Tuesday, March 29, 2011

Beast of Burden and Beauty



The United Nations Food and Agriculture Organization mentioned that that in the year 2000, the domestic water buffalo estimates to 158 million in the world, and 97% of it were in Asia, specifically, in various part of Southeast Asia; Guam, Indonesia, Malaysia and the Philippines.

Descended from the wild water buffalo now an endangered species, the domestic water buffalo, locally known in the Philippines as carabao or kalabaw is the product of thousands of years of selective breeding in Southeast Asia. The water buffalo genus includes water buffalo, tamaraw and anoas.

Water buffaloes are of the river type and the swamp type. The Philippine carabao is of swamp type, cooling itself by lying in a waterhole or mud during the heat of the day.

Slow and restful, the Carabaos have been domesticated in the Philippines since the pre-Hispanic times. The so-called "beasts of burdens," are put to continuous work from the age of four years till it reaches 15 years or beyond to help farmers plow the fields and with loads of several tons, transport them and their produce to the market.

Despite the proliferation hand tractors, carabaos are still the farmer’s work animal. And because of that, it has been, for many years, our country’s national symbol.

According to research, carabaos are dwindling in number and are already vanishing. The Laguna-based Philippine Council for Agriculture, Forestry and Natural Resources Research and Development (PCARRD) noted that carabao population in the country has steadily dropped since 1988. Statistics collected showed that in 1988 there were 2.95 million carabaos in the country. However in 1992, it dwindled to 2.48 million and the trend is continuing even today.

But the holding of various carabao-related activities such as parades and races does not only promote its significance as a national animal, but also help in their preservation. It also recognizes its socio-economic importance and considered part of our country's national heritage and treasure.


And to revive local traditions and old practices in agricultural communities, farmers pay tribute to carabaos for they are very important to them and their local economy. The towns of San Isidro, Nueva Ecija, Pulilan, Bulacan and Angono, Rizal have farmers guiding their carabaos to the church square to be part of the procession. They do not only kneel for blessings but like penitents, the carabaos also walk on their knees in front of the church and are individually blessed by a priest as they pass by to pay homage to their patron saint.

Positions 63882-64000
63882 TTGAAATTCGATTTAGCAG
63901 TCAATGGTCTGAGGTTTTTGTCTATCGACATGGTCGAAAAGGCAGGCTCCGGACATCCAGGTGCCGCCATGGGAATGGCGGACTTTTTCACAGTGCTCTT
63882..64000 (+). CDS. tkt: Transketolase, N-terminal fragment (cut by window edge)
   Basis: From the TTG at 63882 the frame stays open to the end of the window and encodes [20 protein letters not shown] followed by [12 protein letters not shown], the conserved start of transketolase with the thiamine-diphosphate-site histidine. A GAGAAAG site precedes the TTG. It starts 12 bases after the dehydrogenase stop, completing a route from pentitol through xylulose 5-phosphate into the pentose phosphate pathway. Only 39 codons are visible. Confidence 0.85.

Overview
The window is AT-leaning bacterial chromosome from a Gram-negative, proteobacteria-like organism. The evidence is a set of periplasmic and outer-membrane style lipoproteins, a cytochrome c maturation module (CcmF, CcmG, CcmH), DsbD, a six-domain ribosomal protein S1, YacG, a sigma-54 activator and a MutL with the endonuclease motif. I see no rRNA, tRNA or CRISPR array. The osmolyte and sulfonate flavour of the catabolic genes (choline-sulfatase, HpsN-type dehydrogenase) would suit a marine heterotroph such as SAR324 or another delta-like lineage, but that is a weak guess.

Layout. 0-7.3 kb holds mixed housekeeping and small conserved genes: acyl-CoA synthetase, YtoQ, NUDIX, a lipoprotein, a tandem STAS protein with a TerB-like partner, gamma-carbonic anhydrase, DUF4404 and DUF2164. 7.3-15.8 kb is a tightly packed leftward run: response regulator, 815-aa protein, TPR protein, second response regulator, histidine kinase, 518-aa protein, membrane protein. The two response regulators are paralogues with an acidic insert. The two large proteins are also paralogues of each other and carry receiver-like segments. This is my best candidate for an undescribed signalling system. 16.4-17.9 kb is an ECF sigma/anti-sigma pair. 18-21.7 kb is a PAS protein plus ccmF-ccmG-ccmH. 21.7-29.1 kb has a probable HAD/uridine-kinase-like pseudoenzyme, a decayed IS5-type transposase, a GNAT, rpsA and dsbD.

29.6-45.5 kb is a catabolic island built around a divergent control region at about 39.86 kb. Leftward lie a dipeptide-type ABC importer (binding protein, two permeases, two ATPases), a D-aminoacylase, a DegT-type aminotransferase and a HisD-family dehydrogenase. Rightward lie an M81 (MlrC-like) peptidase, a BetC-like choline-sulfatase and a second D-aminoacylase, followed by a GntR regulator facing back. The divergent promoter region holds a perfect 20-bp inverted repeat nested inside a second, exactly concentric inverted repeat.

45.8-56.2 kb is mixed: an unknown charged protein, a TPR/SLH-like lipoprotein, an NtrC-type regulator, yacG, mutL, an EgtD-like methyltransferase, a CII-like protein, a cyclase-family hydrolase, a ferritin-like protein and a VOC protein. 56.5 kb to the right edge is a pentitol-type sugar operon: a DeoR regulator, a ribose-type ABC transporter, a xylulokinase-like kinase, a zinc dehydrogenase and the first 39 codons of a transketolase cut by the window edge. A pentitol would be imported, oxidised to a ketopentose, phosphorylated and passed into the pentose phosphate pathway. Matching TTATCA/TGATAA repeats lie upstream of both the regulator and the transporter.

Amid the scorching heat of the sun, most often in unplanted farmland, villagers and tourists gather to watch locally-bred carabaos race. In the towns of Sto Domingo in Ilocos Sur, Vigan, Pavia and Passi City in Iloilo, carabaos take the center stage through grand spectacle although they are not particularly noted for their speed. Each carabaos are attached with a bamboo carriage and race across the fields reaching finish line. Prior to the event, they are trained daily.


Carabaos are also exhibited as an artwork. Farmers clean their carabaos' skin until it is smooth and polished. The horns are smeared with oil and given gloss. Then, they are sometimes groomed and dressed or artistically painted, decorated with ribbons sometimes, painted and attached to carts and parade them through the town. Prizes are awarded to the most gaily-decorated and beautifully-painted carabaos. This does not only draw participants closer to farmers’ best friend but also lures tourists.

In March 27, 1992, the Philippine Carabao Act or Republic Act 7307 was signed into law by former President Corazon Aquino, speaker Ramon Mitra and senate president Neptali Gonzalez. Authored by then Sen. Joseph Estrada, the law led to the creation of the Philippine Carabao Center (PCC) and became an attached agency of the Department of Agriculture. PCC was tasked to make better the farmers’ income and general well-being. The agency was also commissioned to enhance carabao’s potentials as a source of draft power, meat, milk and hide. Research says that carabaos provide more than 5% of the world’s milk supply. The “caracow,” a crossbreed carabao and cow, with nursing calf can produce 300 to 380 kilograms of milk during a lactation period of about 180 days. It is said that a carabao’s milk is more nutritious than cattle and goat milk. The caracow’s milk contains five percent protein while only 3.5 percent protein is in cow and goat’s milk (Laguna-based Dairy Training and Research Institute).